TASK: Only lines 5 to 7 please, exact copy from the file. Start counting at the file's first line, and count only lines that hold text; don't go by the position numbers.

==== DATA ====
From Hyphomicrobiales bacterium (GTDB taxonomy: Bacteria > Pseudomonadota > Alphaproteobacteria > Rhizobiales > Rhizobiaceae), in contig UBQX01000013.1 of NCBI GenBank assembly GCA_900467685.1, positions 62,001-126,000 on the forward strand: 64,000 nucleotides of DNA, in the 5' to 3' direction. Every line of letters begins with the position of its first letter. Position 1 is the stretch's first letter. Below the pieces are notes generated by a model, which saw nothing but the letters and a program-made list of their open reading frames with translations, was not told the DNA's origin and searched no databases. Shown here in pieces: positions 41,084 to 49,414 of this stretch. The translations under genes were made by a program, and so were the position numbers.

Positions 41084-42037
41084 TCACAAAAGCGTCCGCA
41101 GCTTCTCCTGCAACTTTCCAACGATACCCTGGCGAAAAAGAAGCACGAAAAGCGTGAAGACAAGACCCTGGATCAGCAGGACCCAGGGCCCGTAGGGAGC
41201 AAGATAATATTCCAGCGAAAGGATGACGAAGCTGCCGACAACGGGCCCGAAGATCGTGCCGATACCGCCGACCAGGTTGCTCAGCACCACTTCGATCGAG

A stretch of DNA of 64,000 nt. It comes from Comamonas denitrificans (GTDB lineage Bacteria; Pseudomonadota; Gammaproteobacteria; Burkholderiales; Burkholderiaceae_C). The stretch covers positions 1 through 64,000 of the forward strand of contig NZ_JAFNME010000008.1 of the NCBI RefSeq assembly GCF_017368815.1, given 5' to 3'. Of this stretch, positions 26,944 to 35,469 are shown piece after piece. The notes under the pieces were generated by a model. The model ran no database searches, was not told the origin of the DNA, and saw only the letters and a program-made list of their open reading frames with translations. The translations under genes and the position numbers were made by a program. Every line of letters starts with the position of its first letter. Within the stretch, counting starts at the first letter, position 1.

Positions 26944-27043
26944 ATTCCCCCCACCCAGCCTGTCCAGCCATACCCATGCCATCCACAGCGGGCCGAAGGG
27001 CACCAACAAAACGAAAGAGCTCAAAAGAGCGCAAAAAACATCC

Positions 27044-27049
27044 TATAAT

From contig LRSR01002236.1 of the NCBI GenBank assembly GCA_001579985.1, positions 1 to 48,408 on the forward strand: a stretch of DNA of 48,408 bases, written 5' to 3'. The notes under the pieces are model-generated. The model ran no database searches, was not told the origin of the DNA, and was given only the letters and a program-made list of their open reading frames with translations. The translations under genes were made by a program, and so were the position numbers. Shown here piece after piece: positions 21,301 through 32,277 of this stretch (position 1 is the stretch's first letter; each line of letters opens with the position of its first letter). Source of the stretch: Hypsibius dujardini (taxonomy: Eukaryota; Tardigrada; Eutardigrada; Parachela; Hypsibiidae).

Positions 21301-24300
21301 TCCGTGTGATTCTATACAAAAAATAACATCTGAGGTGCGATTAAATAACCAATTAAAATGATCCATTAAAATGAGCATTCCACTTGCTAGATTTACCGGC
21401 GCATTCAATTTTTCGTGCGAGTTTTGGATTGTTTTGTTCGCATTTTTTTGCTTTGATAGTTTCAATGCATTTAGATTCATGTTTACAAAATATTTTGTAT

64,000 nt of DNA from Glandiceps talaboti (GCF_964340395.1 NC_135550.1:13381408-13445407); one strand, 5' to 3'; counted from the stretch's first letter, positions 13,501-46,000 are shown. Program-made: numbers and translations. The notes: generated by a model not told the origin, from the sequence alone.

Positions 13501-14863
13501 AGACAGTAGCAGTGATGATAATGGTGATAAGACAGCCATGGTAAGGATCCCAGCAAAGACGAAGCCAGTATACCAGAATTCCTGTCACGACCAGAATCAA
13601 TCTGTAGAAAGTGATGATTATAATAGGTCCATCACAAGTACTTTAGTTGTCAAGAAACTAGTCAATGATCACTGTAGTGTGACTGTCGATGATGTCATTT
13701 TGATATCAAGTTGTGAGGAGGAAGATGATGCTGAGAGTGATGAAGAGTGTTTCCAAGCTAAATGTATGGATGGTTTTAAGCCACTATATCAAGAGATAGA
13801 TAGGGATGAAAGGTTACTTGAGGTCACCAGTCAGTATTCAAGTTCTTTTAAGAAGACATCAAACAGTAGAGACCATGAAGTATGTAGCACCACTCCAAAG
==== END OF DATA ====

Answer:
41201 AAGATAATATTCCAGCGAAAGGATGACGAAGCTGCCGACAACGGGCCCGAAGATCGTGCCGATACCGCCGACCAGGTTGCTCAGCACCACTTCGATCGAG

A stretch of DNA of 64,000 nt. It comes from Comamonas denitrificans (GTDB lineage Bacteria; Pseudomonadota; Gammaproteobacteria; Burkholderiales; Burkholderiaceae_C). The stretch covers positions 1 through 64,000 of the forward strand of contig NZ_JAFNME010000008.1 of the NCBI RefSeq assembly GCF_017368815.1, given 5' to 3'. Of this stretch, positions 26,944 to 35,469 are shown piece after piece. The notes under the pieces were generated by a model. The model ran no database searches, was not told the origin of the DNA, and saw only the letters and a program-made list of their open reading frames with translations. The translations under genes and the position numbers were made by a program. Every line of letters starts with the position of its first letter. Within the stretch, counting starts at the first letter, position 1.

Positions 26944-27043